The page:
According to the Shankaracharya mathas, Adi Shankaracharya, or Shankara, was born in 509 BCE in Kerala and he had established the four mathas by 477 BCE.

Shankara, as a child, watched a play by a traveling drama company on the life of Nachiketa and his conversations with Yama, the god of death. These conversations form the basis of Katho Upanishad. So moved was young Shankara by that play that he decided to renounce the world and be a spiritual seeker.

It is said that as a young child, Shankara was bathing at the bank of a lake when he saw a crocodile approaching him. Shankara’s friends rushed to his mother, who had been unwilling to give her permission to Shankara for renunciation, and told her about the crocodile. His mother rushed to the bank but the friends kept shouting that he won’t move away from the path of the crocodile until she gave Shankara permission for renunciation. A deeply religious woman herself, Shankara’s mother gave him the permission he needed to be a hermit.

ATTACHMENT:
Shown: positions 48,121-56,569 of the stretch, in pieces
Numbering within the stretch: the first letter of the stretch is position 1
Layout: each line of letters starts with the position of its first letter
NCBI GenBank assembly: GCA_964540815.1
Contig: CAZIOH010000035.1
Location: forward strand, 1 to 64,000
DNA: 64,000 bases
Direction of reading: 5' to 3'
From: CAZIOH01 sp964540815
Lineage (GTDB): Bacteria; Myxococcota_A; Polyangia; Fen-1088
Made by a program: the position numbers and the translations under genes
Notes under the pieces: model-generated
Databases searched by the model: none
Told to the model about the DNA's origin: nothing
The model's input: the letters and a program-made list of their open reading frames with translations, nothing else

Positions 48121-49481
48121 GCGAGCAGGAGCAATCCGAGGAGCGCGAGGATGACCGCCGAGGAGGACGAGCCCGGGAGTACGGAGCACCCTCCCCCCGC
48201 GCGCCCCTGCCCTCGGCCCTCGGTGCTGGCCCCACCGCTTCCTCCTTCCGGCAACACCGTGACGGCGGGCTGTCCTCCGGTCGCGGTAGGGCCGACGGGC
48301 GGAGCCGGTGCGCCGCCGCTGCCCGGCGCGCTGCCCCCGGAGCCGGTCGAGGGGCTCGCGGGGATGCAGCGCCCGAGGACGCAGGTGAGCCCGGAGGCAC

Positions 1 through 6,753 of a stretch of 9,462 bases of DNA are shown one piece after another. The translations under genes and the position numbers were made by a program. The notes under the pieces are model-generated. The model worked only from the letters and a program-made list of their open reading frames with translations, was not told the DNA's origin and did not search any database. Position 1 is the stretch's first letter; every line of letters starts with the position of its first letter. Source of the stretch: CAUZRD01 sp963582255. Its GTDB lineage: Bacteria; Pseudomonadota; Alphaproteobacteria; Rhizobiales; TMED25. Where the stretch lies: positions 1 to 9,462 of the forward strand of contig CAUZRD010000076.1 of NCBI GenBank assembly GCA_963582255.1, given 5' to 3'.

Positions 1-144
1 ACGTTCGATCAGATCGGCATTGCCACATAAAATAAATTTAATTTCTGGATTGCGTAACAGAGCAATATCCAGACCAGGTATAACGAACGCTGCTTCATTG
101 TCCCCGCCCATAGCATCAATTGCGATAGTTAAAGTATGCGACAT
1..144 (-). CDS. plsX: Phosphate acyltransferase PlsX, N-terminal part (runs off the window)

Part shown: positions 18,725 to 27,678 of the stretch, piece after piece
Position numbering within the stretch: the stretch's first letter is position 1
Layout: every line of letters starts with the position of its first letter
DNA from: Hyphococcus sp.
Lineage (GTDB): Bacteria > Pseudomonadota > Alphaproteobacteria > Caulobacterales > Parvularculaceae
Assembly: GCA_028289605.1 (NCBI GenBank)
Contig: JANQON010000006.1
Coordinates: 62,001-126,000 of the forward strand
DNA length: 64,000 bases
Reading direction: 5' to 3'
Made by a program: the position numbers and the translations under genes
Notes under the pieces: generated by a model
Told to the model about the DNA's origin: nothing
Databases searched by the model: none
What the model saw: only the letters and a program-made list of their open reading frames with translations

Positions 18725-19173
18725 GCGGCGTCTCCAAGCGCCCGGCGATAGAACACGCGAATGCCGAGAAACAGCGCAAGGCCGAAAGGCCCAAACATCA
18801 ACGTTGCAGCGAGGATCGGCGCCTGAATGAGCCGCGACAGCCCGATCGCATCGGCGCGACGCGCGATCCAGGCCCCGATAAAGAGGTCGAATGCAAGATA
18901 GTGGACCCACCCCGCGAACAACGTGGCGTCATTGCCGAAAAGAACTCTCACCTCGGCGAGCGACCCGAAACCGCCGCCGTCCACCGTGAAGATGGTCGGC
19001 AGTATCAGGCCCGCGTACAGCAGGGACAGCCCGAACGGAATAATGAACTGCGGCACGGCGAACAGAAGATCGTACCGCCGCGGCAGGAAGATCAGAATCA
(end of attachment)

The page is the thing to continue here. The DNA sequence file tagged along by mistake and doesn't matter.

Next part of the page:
In search and service of his master

After bidding farewell to his mother, Shankara started from the southern state of Kerala and walked almost 2000 kms to the banks of River Narmada in search of his master, Govindapadacharya. After finding his master, Shankara stayed with him and served Govindapada for four years. When he was 12, Govindapada stated that Shankara was ready to write commentaries on the main Vedic scriptures – Upanishads, Brahma Sutras, and the Bhagavad Gita.

In four years, Shankara completed the commentaries, highlighting the subtle symbolism hidden in the erudite text of the scriptures. It was then that Govindapada blessed his disciple to travel the country and bring the eternal message of the Vedas to the masses.